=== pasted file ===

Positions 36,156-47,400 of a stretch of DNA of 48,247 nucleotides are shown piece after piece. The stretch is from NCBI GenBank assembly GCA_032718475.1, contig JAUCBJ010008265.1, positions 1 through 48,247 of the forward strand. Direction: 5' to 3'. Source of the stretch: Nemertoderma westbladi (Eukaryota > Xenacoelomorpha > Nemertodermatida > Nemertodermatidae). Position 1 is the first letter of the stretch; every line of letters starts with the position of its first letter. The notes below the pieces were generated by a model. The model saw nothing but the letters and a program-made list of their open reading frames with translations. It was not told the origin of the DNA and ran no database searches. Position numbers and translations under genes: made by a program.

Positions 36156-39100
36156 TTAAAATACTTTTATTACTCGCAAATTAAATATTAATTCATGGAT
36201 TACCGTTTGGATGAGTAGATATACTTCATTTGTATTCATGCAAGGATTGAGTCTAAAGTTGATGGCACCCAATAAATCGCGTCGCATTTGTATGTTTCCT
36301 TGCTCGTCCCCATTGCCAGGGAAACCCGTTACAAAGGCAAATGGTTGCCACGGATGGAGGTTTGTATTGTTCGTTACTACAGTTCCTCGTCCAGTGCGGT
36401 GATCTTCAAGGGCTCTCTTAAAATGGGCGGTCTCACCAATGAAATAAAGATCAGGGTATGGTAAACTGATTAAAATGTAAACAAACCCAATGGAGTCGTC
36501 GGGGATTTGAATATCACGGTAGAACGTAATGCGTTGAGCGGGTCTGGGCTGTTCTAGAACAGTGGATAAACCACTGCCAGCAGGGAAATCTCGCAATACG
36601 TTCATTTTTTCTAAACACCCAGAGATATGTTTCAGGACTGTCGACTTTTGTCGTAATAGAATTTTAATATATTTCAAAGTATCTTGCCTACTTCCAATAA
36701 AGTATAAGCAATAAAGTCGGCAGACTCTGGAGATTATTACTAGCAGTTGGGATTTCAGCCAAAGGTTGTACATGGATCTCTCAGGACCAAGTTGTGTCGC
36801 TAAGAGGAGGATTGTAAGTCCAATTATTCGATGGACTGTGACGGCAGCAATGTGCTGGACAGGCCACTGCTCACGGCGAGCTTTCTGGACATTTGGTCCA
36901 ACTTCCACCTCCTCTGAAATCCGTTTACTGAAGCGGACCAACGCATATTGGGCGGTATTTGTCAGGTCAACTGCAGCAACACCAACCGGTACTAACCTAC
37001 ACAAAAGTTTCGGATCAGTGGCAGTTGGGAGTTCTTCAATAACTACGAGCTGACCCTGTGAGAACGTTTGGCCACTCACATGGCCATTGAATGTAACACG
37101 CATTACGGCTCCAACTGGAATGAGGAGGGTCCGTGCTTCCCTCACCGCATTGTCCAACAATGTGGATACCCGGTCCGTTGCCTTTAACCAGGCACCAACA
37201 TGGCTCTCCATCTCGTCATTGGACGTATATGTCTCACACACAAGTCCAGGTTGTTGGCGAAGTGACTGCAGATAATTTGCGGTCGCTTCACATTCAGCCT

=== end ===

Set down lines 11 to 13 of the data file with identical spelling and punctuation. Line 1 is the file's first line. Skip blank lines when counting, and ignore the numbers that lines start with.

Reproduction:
36901 ACTTCCACCTCCTCTGAAATCCGTTTACTGAAGCGGACCAACGCATATTGGGCGGTATTTGTCAGGTCAACTGCAGCAACACCAACCGGTACTAACCTAC
37001 ACAAAAGTTTCGGATCAGTGGCAGTTGGGAGTTCTTCAATAACTACGAGCTGACCCTGTGAGAACGTTTGGCCACTCACATGGCCATTGAATGTAACACG
37101 CATTACGGCTCCAACTGGAATGAGGAGGGTCCGTGCTTCCCTCACCGCATTGTCCAACAATGTGGATACCCGGTCCGTTGCCTTTAACCAGGCACCAACA